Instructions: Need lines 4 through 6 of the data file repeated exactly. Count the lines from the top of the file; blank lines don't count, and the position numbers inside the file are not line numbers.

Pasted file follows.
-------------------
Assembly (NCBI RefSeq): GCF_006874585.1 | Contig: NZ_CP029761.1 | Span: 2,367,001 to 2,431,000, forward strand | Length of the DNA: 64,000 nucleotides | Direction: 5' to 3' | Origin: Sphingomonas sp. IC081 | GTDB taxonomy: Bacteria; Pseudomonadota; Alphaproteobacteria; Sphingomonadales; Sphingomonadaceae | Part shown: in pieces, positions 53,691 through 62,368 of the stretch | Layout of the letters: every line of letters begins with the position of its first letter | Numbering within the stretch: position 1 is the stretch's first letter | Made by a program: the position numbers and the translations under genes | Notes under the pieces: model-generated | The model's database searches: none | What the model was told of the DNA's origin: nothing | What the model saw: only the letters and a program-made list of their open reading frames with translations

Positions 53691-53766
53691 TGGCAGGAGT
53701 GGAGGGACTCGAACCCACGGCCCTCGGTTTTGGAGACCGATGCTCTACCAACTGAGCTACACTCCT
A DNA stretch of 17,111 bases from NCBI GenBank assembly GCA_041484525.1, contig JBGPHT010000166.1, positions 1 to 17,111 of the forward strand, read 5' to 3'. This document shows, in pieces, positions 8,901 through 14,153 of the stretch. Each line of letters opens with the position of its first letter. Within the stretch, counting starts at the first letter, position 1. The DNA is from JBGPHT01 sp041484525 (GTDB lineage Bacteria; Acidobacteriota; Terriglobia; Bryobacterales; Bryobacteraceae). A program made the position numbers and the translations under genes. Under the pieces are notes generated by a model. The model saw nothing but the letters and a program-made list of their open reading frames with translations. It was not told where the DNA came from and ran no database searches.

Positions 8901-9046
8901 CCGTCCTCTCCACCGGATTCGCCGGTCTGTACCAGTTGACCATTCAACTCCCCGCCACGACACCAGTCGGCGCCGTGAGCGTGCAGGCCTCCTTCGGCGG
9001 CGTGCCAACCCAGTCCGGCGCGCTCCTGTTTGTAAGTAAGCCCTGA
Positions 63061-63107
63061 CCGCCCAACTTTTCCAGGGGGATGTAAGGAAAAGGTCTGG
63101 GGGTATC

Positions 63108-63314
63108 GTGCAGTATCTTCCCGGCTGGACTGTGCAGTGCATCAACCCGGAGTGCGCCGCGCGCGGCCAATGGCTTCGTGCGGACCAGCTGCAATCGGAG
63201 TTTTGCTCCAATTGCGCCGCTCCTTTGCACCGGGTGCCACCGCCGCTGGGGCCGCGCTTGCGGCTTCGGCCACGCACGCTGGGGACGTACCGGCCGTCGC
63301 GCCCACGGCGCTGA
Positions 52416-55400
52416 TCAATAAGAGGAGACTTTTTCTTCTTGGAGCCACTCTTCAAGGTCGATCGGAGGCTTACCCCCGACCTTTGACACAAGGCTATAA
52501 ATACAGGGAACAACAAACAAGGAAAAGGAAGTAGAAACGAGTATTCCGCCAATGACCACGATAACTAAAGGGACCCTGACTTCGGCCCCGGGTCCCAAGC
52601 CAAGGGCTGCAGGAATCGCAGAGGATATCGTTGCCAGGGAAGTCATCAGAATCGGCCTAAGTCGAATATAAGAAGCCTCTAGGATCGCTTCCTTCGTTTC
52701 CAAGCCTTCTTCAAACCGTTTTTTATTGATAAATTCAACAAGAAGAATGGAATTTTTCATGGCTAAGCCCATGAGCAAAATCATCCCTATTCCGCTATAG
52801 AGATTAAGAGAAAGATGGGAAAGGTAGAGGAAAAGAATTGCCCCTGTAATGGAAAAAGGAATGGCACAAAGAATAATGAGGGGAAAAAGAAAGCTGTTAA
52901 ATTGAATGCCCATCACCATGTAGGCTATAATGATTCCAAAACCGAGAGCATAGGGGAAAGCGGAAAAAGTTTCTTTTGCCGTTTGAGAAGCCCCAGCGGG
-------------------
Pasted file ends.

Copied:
53701 GGAGGGACTCGAACCCACGGCCCTCGGTTTTGGAGACCGATGCTCTACCAACTGAGCTACACTCCT
A DNA stretch of 17,111 bases from NCBI GenBank assembly GCA_041484525.1, contig JBGPHT010000166.1, positions 1 to 17,111 of the forward strand, read 5' to 3'. This document shows, in pieces, positions 8,901 through 14,153 of the stretch. Each line of letters opens with the position of its first letter. Within the stretch, counting starts at the first letter, position 1. The DNA is from JBGPHT01 sp041484525 (GTDB lineage Bacteria; Acidobacteriota; Terriglobia; Bryobacterales; Bryobacteraceae). A program made the position numbers and the translations under genes. Under the pieces are notes generated by a model. The model saw nothing but the letters and a program-made list of their open reading frames with translations. It was not told where the DNA came from and ran no database searches.

Positions 8901-9046